PVC is a material widely used for all kinds of projects, but what is it that makes it so useful? Here we’ll give you a simple guide into what makes it work, and why it makes the perfect choice for curtains in a variety of uses.
To give it its full name, Polyvinyl Chloride is a polymer which is used extremely widely across the globe. Industrial, technical, electrical, medical, and everyday applications are common. This is because of the properties that it holds: it is durable and long-lasting, can be made either rigid or flexible, and can be clear or coloured.
Cut PVC Curtains
The first patent for the manufacturing process of PVC was registered in 1913 by a German inventor named Friedrich Klatte. Commercial production of the material began in 1933, and now it accounts for around 20% of all plastic which is manufactured. Only polyethlene claims a higher percentage.
How is PVC manufactured? It starts with salt water, which goes through electrolysis to produce cholorine. This is combined with ethylene from oil, which forms a vinyl chloride monomer (VCM). When the VCM molecules are polymerised, this forms PVC resin. Once you incorporate the appropriate additives, it makes a customers PVC compound which can give you the specific characteristics you require.
These are the five steps of manufacture broken down in simple bites:
- Extract salt and hydrocarbon resources from water and oil
- Produce ethylene and chlorine from those resources
- Combine the two in order to create VCM
- Polymerise VCM to make PVC resin
- Blend PVC resin with other materials to produce the properties you want
There are obvious concerns about the use and manufacture of plastics, but the good news about PVC is that it takes less non-renewable fuel to make than any other type of commodity plastics. They are normally made from only oil, where PVC is also manufactured from salt. In some regions, PVC is also made without oil feedstock at all, using bio-derived hydrocardon feedstock instead.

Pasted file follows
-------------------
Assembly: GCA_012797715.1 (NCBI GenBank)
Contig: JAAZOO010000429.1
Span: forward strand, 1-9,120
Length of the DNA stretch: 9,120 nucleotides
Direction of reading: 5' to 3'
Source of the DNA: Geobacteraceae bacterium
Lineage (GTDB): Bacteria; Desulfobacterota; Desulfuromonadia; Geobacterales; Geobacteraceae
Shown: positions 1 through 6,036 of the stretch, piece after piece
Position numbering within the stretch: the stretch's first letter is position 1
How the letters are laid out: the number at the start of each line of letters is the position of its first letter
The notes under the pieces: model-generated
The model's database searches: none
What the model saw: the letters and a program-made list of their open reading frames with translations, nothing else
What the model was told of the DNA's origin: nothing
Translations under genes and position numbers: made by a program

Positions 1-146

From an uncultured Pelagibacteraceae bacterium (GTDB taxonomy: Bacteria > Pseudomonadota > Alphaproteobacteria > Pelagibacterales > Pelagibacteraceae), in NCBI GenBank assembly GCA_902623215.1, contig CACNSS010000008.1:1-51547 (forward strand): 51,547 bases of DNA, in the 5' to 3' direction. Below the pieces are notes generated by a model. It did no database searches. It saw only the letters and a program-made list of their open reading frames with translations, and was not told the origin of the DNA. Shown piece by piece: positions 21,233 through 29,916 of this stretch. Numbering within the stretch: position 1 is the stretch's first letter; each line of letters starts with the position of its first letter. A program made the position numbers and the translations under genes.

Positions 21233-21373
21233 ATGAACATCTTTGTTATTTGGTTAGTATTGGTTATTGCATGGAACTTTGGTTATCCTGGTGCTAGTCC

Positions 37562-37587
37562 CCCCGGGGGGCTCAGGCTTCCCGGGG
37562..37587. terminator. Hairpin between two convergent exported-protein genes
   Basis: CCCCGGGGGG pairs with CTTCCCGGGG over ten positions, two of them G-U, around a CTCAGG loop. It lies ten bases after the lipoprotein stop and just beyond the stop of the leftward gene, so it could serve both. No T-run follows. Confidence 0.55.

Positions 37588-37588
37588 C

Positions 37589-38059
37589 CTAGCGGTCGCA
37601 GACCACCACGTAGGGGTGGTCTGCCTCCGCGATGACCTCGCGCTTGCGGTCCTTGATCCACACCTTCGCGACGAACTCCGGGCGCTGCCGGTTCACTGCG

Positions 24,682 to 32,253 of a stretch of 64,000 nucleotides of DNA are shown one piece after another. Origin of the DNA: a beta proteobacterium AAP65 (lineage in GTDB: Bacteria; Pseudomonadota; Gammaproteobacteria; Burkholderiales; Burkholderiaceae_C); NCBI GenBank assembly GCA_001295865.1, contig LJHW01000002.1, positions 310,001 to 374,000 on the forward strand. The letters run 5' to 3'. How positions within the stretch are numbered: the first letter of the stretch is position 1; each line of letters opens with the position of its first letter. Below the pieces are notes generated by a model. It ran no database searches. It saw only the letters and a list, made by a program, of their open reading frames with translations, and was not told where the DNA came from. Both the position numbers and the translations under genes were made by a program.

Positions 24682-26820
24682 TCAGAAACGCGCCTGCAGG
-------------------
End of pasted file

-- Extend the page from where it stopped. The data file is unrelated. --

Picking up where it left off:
Products of manufacture
When PVC is manufactured, there are a couple of products and by-products that are also created. These are chlorine and caustic soda – both of which are hugely useful in the world at large. Chlorine makes 85% of pharmaceuticals, as well as keeping swimming pools clean! Caustic soda is used in soap, paper, detergents and cleaners, in the food industry, in textiles, and so on.
The high versatility of PVC comes from the way different additives will produce different results. PVC can be produced in a plasticised form to be flexible, or unplasticised as PVC-U to be rigid. Heat stabilisers, lubricants, pigments, impact modifiers, flame retardants, UV stabilisers and so on can all be added.
These add, respectively: protection against heat or low temperatures, low friction, different colours, resistance to damage, resistance to fire, and protection from damage by the sun. PVC is in fact fire retardant as a base material because of the presence of chlorine, but it can be enhanced further.
Due to the use of additives, you may be surprised to find that the actual PVC content in some applications – such as floorboards – can be as low as 25% by mass.
Benefits and properties
These are the properties of PVC which result in it being so useful:
- Excellent electrical insulation (perfect for cables)
- High impact strength
- Consumes less primary energy during production than other plastics
- Insulation for windows and curtains
- Relatively small carbon footprint
- Rated for extensive European food contact and medical use
There you have it – the science behind PVC, and what makes it such a great choice for so many uses!